LOUDONVILLE, N.Y. — Siena College is broadening its influence as a Franciscan and Catholic college by integrating those principles into its curriculum.
Siena’s Franciscan Center for Service and Advocacy has been offering a minor field of study since 2002, with a seminar that included faculty as guests.
When college president Kevin Mackin, shown at right in photo, asked Kevin Mullen to direct the Franciscan Center last year, the expressed desire – as Mullen related to associates recently — was to embody the vision and values of St. Francis of Assisi (from mission statement) “in academic programs.”
The Franciscan Insight Program was developed by the Center to share Francis’s vision with students through their own academic curriculum, with the opportunity to study with a faculty member within his/her discipline and to have hands-on experience of service and advocacy.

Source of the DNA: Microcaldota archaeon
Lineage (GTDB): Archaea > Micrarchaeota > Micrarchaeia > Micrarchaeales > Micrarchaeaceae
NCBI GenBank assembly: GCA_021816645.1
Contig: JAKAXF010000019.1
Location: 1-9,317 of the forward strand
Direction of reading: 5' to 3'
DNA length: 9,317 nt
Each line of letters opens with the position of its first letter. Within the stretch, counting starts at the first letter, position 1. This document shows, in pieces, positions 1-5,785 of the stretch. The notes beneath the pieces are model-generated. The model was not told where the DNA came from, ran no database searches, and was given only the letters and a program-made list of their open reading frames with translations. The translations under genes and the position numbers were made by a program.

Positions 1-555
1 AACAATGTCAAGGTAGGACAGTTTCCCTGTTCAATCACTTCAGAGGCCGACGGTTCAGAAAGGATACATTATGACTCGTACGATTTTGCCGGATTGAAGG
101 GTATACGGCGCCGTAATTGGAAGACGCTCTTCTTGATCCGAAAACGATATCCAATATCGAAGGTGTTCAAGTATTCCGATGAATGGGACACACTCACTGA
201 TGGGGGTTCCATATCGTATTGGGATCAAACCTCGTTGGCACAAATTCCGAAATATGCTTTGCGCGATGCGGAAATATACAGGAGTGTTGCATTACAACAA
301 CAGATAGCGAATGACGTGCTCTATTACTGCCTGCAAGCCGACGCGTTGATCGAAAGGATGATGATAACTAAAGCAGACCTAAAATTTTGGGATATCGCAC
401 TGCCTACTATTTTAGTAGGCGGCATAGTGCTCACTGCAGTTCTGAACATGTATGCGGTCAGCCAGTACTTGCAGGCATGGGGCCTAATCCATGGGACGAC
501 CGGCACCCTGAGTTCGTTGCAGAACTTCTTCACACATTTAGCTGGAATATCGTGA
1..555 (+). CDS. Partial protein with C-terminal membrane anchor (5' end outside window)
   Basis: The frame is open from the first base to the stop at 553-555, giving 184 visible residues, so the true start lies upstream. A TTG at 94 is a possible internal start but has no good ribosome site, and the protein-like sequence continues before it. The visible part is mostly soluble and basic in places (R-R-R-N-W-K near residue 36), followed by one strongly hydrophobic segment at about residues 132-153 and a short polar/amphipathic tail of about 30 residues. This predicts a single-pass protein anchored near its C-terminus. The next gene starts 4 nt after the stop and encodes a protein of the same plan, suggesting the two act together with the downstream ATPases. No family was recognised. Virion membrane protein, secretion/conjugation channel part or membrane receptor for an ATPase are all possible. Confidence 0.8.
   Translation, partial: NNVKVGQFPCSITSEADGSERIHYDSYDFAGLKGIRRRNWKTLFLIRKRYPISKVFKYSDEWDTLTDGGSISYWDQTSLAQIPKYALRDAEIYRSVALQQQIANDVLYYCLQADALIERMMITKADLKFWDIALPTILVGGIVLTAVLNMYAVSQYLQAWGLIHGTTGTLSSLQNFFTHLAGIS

Siena’s faculty members in all 25 major fields have been invited to integrate/discern such elements. Related courses will be taught during spring 2007 as Franciscan Insight-designated courses.
Siena’s vice president for academic affairs, Dr. Linda Richardson, is an eager participant. Her Public Finance – Financial Advocacy course will place students at not-for-profit organizations, to do a case study and apply principles they have learned: advocating for health care, education, housing, and social justice.
An international marketing course will provide projects that allow students to apply their learning, knowledge, and skills to “real-life” problems that address the needs of the poor and the marginalized.
“Mindfulness in Management” explores the roles of self-awareness and compassion in business.
“Franciscanism in Literature,” which includes work by Peter Fiore, has been percolating in Dr. Tom Bulger’s mind for years. He previously published a paper on Franciscan themes in the writings of William Kennedy, a Siena alumnus who won a Pulitzer for his Albany tome Ironweed. Bulger’s students will serve with Fr. Peter Young’s Housing, Industries and Treatment (PYHIT) program. Young is also a Siena alumnus.
Students in Franciscan Insight courses will join with their professors to discuss the students’ role and contribution. The synergy will likely benefit both teacher and student.
It is hoped that through the process of learning, experience and reflection, students will choose to become life-long advocates by integrating the insights of St. Francis into their chosen professions.